MAINE, USA — Sen. Susan Collins, R-Maine, is expected to file a bill that would provide grants to states to help farmers reeling from contamination from industrial chemicals known as PFAS.
Recent legislation co-sponsored by Collins would establish a PFAS contamination working group that could leverage more research by academic institutions, including the University of Maine.
Fred Stone, the Arundel dairy farmer who first sounded the alarm about PFAS chemicals, is hopeful potential federal legislation will provide financial help to impacted farmers. For the past two decades, this packed barn in the Granite State is where you will find Stone and his wife Laura around the animals he loves.
With the help of his friends, Mike and Karen Cronin, Stone is showing his prize brown swiss and Holstein cows at the Deerfield Fair in Deerfield, New Hampshire. It's a tradition that started back in 4H in high school.
"My wife and I met showing cows some 50 years ago," Stone said.
But it's only a fraction of the original herd raised on the historic Stone Ridge farm for generations.
"It broke our hearts so much when we had to slaughter 80 percent of the herd," Stone said. Stone is still showing his cows despite the fact he hasn't been able to sell their milk for nearly six years.
The family's legacy took a hit after high levels of PFAS chemicals were discovered in his cow's milk, soil, feed, and drinking water.
Since then, he has also fought to be compensated for his dead cows through the US Department of Agriculture's Dairy Indemnity Program. This forced him to go on public assistance just to survive, and he knows he is not alone.
"There are farms dying now," Stone said.
But he has new hope about federal legislation aimed to help farms deal with the aftermath of contamination.
"The farm bureau is going to push it. Then yes, I do have faith Sen. Collins will do what she promised she will do," Stone said.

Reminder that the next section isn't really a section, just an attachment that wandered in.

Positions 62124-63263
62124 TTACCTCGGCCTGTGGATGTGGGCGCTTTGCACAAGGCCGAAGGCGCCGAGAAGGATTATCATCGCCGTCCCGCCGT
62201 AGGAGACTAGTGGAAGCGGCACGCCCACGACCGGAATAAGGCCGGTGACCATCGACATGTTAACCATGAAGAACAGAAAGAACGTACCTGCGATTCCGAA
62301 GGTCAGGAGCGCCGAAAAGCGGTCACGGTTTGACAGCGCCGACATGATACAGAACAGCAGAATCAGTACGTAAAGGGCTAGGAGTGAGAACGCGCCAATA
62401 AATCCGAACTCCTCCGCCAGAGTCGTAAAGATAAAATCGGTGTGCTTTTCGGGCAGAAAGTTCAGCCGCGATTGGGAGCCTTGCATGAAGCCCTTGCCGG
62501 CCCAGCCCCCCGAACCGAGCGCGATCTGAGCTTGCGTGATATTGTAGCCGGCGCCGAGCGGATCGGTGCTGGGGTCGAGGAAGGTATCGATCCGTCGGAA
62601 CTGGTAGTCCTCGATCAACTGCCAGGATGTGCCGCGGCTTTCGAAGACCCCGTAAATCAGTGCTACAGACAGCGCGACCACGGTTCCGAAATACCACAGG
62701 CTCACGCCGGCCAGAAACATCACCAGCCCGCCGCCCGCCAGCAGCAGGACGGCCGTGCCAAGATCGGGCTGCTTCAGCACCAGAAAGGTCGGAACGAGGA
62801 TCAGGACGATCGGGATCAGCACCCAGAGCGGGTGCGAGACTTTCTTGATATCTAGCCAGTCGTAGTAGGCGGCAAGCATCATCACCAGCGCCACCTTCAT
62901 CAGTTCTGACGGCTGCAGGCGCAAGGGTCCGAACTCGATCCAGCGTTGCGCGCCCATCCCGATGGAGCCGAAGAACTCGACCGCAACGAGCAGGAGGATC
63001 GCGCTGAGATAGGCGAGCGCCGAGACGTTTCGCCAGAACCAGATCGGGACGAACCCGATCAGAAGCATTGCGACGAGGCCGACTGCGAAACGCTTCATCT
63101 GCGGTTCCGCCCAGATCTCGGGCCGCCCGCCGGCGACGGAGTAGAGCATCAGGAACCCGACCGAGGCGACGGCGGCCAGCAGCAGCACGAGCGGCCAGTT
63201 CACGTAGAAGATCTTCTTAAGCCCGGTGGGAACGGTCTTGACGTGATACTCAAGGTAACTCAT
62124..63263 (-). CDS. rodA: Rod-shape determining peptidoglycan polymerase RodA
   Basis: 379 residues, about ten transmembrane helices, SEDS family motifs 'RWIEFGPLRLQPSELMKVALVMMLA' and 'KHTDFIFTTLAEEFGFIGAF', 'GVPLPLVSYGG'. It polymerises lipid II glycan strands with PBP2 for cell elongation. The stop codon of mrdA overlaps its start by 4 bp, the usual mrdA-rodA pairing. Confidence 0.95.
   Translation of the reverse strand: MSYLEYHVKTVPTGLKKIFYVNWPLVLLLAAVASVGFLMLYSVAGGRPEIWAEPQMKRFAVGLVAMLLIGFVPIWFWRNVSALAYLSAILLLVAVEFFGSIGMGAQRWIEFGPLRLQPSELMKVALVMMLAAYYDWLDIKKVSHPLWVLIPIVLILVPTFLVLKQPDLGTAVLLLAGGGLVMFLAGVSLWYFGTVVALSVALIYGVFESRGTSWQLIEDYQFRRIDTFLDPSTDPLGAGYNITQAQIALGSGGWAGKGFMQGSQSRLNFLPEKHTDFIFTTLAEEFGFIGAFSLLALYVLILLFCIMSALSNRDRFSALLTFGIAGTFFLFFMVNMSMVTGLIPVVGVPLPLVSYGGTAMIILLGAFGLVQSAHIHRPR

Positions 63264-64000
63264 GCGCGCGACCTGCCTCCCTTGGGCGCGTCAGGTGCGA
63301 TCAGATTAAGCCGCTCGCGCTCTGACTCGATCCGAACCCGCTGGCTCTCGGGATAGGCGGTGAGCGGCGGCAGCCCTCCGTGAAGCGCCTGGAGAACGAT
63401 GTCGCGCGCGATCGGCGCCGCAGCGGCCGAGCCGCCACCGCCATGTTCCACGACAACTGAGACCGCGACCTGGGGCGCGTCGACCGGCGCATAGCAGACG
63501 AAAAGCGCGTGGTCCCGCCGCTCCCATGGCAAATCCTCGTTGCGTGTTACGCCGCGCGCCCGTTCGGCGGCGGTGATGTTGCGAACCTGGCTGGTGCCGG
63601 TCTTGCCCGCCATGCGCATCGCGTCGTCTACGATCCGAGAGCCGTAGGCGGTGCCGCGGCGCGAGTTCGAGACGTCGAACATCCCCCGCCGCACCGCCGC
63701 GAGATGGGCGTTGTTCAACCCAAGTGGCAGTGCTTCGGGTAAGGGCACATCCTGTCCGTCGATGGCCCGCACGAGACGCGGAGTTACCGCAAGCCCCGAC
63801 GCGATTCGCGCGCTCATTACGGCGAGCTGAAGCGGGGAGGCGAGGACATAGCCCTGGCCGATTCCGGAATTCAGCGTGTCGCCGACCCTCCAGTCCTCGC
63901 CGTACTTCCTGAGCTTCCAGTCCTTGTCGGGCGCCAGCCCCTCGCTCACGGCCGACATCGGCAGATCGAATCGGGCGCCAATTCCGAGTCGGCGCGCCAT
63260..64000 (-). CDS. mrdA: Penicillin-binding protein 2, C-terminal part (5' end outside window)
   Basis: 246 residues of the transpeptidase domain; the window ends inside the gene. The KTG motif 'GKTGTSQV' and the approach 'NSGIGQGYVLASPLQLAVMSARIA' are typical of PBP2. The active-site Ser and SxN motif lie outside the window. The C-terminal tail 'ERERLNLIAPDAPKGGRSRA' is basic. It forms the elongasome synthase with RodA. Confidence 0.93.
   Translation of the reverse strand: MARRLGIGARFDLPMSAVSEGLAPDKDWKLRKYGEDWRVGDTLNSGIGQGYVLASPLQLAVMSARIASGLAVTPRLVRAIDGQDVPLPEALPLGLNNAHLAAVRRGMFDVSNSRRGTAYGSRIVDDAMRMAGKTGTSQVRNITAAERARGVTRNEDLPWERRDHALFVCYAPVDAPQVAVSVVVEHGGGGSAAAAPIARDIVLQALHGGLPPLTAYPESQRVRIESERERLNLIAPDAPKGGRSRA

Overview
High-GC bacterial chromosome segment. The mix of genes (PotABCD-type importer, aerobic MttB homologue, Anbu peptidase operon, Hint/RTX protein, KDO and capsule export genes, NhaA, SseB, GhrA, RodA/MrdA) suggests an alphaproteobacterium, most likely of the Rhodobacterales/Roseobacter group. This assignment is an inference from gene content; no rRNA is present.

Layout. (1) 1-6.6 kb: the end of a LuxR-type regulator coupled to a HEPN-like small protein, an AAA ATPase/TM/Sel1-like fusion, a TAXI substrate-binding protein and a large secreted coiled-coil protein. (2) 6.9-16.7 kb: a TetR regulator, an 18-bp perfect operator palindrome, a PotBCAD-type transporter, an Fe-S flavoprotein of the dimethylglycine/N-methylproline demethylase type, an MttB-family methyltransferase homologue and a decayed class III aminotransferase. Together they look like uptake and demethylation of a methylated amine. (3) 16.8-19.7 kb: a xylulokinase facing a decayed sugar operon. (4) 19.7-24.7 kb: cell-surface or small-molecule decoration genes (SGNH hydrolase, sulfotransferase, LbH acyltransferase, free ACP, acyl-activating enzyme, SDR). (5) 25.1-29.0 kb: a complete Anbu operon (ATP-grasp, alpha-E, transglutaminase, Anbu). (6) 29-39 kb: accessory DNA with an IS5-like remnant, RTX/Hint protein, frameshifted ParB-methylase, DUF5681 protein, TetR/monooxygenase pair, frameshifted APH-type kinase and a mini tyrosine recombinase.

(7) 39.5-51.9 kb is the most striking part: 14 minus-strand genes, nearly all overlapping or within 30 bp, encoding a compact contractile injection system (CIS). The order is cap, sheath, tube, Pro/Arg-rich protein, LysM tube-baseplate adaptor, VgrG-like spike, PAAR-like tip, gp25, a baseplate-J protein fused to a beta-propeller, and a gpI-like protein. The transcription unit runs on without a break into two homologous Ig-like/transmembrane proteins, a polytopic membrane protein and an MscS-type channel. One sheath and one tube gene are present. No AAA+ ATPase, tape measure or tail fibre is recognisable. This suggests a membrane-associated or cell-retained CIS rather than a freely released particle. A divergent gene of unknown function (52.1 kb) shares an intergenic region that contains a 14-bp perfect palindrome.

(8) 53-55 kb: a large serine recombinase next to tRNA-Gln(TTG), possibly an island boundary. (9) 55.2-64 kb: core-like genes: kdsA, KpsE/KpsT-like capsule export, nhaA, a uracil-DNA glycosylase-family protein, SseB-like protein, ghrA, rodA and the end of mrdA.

In a statement, Collins told NEWS CENTER Maine she is continuing to press the USDA for compensation.
"Forever chemicals are increasingly being found in soil, water, animal feed, crops, and livestock in Maine, causing substantial harm to the livelihoods of family farmers," Collins said.
“I have repeatedly pressed USDA Secretary Vilsack to provide affected farmers with compensation for their losses, and I am currently drafting legislation that would authorize grants for states to provide financial assistance to affected farmers, expand monitoring and testing, remediate PFAS, or even help farmers relocate to new, uncontaminated land," the senator said.
She continued, "Additionally, I recently joined Sen. Peters in introducing a bill to establish a PFAS contamination working group that would spur cooperation across government at all levels, leverage PFAS research by academic institutions such as UMaine, and require USDA to engage on this issue to support farmers.”
The proposed bill could be modeled after Maine's efforts, including a $60 million fund, LD 2013, approved earlier this year by state lawmakers. The fund overseen by a task force made up of health experts to farmers could move ahead by the end of October. Sarah Woodbury is the Director of Advocacy for Defend Our Health, which helped write the law that created the PFAS fund.
"Maine is looking at not only impacts on agriculture, and studying what they can do around other crops, but also health impacts," Woodbury said.
As for Fred, he has no plans to stop speaking out and fighting to make sure farms hanging by a thread are made whole again.
"I'd hate to see other people go through the same blood bath we have had to endure," Stone said.
The Maine Department of Agriculture, Conservation, and Forestry launched a short-term income replacement program to help farms devastated by PFAS contamination.
For more information on Maine's PFAS investigation being conducted by the Department of Environmental Protection, click here.